Black Bucket Essays
Volume 1, Issue 4
What if there is no next new thing? Do we sit around and mourn the fact that we've seen it before? There's a way to look at creativity that doesn't necessarily have to do with creating something we've never seen before. It can be about reinterpreting or misinterpreting the world that's already around us.
- LAURA HOPTMAN
Misinterpret the world. Perpetuate a myth of creativity in service of this approach.
Or do something almost like that. Could it be that re/mis-interpreting the law is more interesting? In the name of all that is new and transgressive, picture Ms. Hoptman embezzling museum funds instead. Does it violate her logic to misinterpret her quote since she is a part - in a key, paid role, mind you - of the world that is staring back, waiting for “the next new thing?”
Steve McQueen’s film Giardini from 2009 is an artwork that stares back, mutely accomplished, with self-awareness and self-abnegation. No misinterpretation needs to be imposed on it from curatorial catalysts and it makes no pretension to do this for itself. It’s not waiting around for the next thing; it’s just waiting around, which is the new thing.
This was his entry to the Venice Biennale, for and about the pavilion space. He set a camera there to bluntly and obstinately record the Venetian gardens post-Biennale, a place that otherwise features a teeming world of art-money. The art spectacle ends, the art capital must move. Adrian Searle described the McQueen effect: “Having seen the work I find myself wandering around, and not meeting and greeting and pressing the flesh with colleagues and friends from around the world here, but skulking about behind the pavilions in the ivy and the leaf mold and the scraps of litter, listening to the birds and the distant sounds, just as McQueen must have done when he was making this film.” [i]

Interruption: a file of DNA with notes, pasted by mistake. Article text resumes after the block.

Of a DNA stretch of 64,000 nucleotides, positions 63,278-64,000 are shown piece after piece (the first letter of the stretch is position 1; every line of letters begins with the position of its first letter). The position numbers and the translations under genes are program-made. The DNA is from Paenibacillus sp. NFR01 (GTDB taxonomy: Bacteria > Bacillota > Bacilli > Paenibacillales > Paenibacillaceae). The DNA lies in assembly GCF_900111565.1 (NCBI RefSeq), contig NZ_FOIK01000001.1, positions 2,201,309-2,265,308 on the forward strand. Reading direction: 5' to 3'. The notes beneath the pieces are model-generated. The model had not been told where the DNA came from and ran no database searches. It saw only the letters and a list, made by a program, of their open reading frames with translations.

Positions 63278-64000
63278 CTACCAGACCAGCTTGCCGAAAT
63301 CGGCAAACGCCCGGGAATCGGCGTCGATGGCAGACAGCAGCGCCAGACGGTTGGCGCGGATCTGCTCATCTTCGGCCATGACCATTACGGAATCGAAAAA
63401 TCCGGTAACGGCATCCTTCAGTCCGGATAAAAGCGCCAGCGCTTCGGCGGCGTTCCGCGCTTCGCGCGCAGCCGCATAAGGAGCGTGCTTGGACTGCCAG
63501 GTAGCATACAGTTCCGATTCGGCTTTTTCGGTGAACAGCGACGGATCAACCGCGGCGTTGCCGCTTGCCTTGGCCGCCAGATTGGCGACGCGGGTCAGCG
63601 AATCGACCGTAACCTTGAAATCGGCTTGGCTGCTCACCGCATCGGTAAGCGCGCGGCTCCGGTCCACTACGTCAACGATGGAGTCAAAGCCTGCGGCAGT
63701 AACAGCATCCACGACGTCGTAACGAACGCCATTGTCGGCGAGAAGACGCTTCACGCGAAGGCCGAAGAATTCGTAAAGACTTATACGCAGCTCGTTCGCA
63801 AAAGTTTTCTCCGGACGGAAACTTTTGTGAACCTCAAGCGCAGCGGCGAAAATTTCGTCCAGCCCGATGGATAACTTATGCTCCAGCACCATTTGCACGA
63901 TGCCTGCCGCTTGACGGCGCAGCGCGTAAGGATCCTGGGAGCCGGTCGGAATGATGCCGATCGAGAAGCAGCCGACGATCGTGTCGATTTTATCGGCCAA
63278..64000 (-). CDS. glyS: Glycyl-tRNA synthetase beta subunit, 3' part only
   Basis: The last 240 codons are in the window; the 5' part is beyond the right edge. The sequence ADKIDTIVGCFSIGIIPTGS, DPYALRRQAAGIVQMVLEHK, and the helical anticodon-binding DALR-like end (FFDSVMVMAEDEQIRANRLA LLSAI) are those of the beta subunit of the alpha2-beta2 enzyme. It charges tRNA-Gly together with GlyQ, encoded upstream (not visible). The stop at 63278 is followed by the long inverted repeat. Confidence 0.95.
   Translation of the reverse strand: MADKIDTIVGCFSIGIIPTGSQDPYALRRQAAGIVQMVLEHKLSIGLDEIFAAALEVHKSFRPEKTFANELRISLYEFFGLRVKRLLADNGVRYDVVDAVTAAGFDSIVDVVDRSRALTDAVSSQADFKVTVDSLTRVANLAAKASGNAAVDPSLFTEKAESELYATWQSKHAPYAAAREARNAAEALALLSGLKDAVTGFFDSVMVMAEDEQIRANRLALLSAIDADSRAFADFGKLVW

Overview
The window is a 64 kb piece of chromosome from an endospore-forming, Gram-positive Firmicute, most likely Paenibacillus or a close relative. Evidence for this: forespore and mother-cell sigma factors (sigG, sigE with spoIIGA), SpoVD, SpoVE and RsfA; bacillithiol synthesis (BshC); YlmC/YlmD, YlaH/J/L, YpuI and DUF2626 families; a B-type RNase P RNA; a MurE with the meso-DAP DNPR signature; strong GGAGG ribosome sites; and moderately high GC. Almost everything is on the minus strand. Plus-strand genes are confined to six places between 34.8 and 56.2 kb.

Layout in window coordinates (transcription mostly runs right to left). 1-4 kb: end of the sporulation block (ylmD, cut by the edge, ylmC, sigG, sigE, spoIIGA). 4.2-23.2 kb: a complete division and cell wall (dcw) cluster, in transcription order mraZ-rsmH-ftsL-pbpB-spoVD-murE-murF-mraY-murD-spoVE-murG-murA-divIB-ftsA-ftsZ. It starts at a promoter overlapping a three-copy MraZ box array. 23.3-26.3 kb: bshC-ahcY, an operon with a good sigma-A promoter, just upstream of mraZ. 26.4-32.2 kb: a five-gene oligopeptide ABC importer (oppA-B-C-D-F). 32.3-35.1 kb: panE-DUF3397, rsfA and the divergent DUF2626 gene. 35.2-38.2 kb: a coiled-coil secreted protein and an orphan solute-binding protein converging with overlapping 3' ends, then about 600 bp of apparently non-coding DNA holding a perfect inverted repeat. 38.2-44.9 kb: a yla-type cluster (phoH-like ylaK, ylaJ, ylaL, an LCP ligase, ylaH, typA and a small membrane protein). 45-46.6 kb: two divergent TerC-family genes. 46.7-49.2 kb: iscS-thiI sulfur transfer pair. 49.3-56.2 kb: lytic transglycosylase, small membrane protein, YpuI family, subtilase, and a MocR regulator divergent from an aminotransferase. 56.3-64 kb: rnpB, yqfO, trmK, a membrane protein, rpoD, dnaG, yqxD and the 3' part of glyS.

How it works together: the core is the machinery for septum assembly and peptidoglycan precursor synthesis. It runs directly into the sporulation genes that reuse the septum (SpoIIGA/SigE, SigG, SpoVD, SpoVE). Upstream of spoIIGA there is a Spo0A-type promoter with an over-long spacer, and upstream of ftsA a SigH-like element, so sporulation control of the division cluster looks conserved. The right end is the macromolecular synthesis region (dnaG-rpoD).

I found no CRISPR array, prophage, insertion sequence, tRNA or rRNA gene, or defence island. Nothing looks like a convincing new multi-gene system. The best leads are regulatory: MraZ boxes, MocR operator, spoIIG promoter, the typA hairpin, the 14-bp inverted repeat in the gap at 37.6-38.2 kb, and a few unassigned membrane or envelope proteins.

It is suspension. McQueen examines the mess of that vast international exhibition space when it is not in use for the spectacular artwork and the even more spectacular networking. Replace the apparently exigent circumstances of that world with an indigent lack of circumstances, the inertia of that space. It is shown with its petty crime, its litter, its vagrancy, its own ecosystem of worms, of small birds and rodents, of dogs and cats and the old ladies who feed them, and of two men cruising the parks and taking advantage - as McQueen has done - of the peace offered by the space beneath the table where the scraps fall.
This space, this nothing, I will stick with a dictum from the expert on nothingness, Samuel Beckett. It is a “vigilant coenaesthesia […] a composite of perceiver and perceived.” [ii]
Here, it would be a wasted opportunity to fail to mention what can unequivocally be termed the next new thing. Yesterday, when I related this prompt to my brother, he told me about the latest from the Swiss art collective !Mediengruppe Bitnik. They devised an “automated online shopping bot”[iii] with $100 bit coin and instructions to randomly purchase items from the dark web. The robot bought Ecstasy, a Hungarian passport, and a baseball cap with a built-in camera. The hapless robot breaks the law, gets arrested, is released on bail. Is this new? Hell yes it is.
So to take that quote at the beginning more seriously, I reiterate that you have to replace the word “world” in her quote with the word “law.”
[i] Private View with Adrian Searle, Steve McQueen at the Venice Biennale, The Guardian, June 4, 2009.
[ii] Samuel Beckett, excerpt from Three Dialogues, reprinted in Art in Theory 1900-1990, edited by Charles Harrison and Paul Wood. Blackwell Press, 1992.
[iii] Arjun Kharpal, Robot with $100 bitcoin buys drugs, gets arrested, CNBC, April 21, 2015.